Review: The Mythical Man-Month

Fred Brooks’s The Mythical Man-Month is a book that software designers often hear mentioned in respectful tones.  This is Fred Brooks, one of the architects of the old mammoth IBM operating systems of the 1970’s discussing his lessons learned from those projects and applying them to general software engineering.  It is rightly praised for spending the lion’s share of its content on coordinating people rather than coordinating computers.

Academically, it lives up to its reputation quite well.  The edition I have includes retrospective chapters written 10 and 20 years after the initial publication.  In one of these Brooks mentions asking an airplane row-mate who did not know him and was reading The Mythical Man-Month what the fellow thought of it.  The fellow replied that there was nothing in it he didn’t already know.  While Brooks is disappointed, I think it is high praise.  He has taken an arcane topic and made it accessible to the point where readers think they’ve had all these ideas themselves.  By and large they haven’t.

While it is well worth reading and understanding this book if you have any interest in managing large scale creative endeavors there is no question that it is a product of its time.  Discussions of productivity are given in terms of machine instructions and cautions about overflowing resident memory abound.  PL/I is put forth as the only viable operating system programming language.  For the student of computing it is a fascinating look at how these technologies – many of them obsolete – were viewed by their contemporaries.  While these examples may confuse modern readers, the fundamental ideas are put forth with such clarity that the ancient examples are more an interesting side light than a barrier to understanding.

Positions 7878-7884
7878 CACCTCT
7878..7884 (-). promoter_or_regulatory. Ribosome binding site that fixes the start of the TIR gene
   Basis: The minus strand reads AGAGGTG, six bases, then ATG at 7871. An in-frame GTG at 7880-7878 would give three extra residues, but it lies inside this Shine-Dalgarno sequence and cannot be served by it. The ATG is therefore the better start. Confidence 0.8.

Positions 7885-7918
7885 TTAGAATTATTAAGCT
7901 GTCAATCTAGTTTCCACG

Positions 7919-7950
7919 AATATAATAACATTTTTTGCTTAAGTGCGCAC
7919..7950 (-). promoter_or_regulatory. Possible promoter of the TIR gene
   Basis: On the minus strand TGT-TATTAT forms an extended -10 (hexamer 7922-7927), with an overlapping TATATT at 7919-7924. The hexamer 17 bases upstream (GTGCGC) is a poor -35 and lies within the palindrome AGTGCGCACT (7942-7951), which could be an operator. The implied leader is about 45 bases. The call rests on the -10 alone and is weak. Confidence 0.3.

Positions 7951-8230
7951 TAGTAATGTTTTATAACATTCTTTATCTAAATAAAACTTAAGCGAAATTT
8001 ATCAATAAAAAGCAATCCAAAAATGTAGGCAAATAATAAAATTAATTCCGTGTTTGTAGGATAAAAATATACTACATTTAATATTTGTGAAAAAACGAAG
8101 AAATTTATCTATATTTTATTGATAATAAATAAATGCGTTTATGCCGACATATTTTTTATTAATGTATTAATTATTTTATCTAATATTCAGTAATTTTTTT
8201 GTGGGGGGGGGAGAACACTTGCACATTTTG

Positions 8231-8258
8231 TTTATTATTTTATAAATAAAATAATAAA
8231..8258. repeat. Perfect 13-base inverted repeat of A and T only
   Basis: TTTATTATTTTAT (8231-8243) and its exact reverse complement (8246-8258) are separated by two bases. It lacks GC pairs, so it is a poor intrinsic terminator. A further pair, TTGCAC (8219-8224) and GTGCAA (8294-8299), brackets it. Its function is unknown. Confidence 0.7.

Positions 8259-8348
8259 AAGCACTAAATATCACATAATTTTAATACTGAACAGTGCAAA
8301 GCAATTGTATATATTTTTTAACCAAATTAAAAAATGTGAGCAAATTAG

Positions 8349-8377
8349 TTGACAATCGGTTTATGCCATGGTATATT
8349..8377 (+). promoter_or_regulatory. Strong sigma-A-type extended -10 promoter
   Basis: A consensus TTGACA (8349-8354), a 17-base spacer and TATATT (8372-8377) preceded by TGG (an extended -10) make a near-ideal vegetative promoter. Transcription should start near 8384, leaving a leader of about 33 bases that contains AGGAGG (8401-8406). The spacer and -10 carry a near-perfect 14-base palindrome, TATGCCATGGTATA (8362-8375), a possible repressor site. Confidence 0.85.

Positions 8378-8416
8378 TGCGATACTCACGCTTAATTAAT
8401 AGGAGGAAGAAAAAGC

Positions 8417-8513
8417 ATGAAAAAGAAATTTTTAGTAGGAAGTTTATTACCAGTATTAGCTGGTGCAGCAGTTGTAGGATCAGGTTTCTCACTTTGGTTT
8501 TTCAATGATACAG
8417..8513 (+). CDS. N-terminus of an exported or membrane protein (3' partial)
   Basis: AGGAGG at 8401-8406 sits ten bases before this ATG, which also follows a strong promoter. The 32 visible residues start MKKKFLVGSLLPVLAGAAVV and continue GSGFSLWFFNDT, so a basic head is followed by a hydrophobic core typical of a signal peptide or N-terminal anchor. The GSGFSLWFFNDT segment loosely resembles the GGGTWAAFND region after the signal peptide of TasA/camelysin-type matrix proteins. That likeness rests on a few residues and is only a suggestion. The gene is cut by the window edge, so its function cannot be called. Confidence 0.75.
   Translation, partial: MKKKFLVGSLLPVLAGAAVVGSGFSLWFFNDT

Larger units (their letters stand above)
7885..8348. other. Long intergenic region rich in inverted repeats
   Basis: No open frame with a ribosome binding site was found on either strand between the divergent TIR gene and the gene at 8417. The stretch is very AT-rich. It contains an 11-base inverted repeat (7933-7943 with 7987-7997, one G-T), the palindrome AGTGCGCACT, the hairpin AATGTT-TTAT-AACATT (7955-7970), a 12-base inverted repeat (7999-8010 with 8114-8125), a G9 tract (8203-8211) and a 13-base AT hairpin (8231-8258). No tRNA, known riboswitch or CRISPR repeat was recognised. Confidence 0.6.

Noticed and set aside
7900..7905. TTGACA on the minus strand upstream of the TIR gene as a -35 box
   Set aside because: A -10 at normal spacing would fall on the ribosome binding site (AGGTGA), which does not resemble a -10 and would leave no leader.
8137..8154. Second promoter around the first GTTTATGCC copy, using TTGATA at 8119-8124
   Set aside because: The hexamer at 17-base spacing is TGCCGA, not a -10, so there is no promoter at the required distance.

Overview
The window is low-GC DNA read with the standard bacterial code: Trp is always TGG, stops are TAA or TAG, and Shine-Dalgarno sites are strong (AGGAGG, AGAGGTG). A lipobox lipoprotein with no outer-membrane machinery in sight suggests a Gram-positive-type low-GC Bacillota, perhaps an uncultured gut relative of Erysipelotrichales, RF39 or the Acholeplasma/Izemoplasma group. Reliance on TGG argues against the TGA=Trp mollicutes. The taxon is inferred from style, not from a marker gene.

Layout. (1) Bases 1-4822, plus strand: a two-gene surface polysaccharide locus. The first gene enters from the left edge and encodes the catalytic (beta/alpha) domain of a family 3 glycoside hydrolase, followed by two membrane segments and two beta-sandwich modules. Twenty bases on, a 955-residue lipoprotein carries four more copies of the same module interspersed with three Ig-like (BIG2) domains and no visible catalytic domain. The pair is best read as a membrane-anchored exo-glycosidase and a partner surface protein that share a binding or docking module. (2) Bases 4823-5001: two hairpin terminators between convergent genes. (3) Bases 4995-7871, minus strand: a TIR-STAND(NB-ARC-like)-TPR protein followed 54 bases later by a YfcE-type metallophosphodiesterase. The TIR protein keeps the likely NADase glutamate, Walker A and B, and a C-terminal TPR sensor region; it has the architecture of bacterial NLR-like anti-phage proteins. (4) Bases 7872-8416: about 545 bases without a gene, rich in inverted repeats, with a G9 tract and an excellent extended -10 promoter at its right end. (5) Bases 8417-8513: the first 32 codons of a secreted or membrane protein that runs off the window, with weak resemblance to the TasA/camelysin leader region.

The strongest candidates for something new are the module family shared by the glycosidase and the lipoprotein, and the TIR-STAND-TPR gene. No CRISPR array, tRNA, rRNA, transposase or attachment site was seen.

It is also amazing to see how Brooks unapologetically refers to the Bible and religious teachings.  He advocates two-person superior/subordinate programming teams and while he makes an excellent technical argument for the arrangement, it is jarring to see the topic annotated in a summary with “Note God’s plan for marriage.”  The technical arguments do not rest on theology, but it is surprising to modern eyes to see the references.

Overall, this is a classic that deserves its reputation and adds the joys of a unique voice and  historical perspective.

Strongly recommended.  (A must for software people.)

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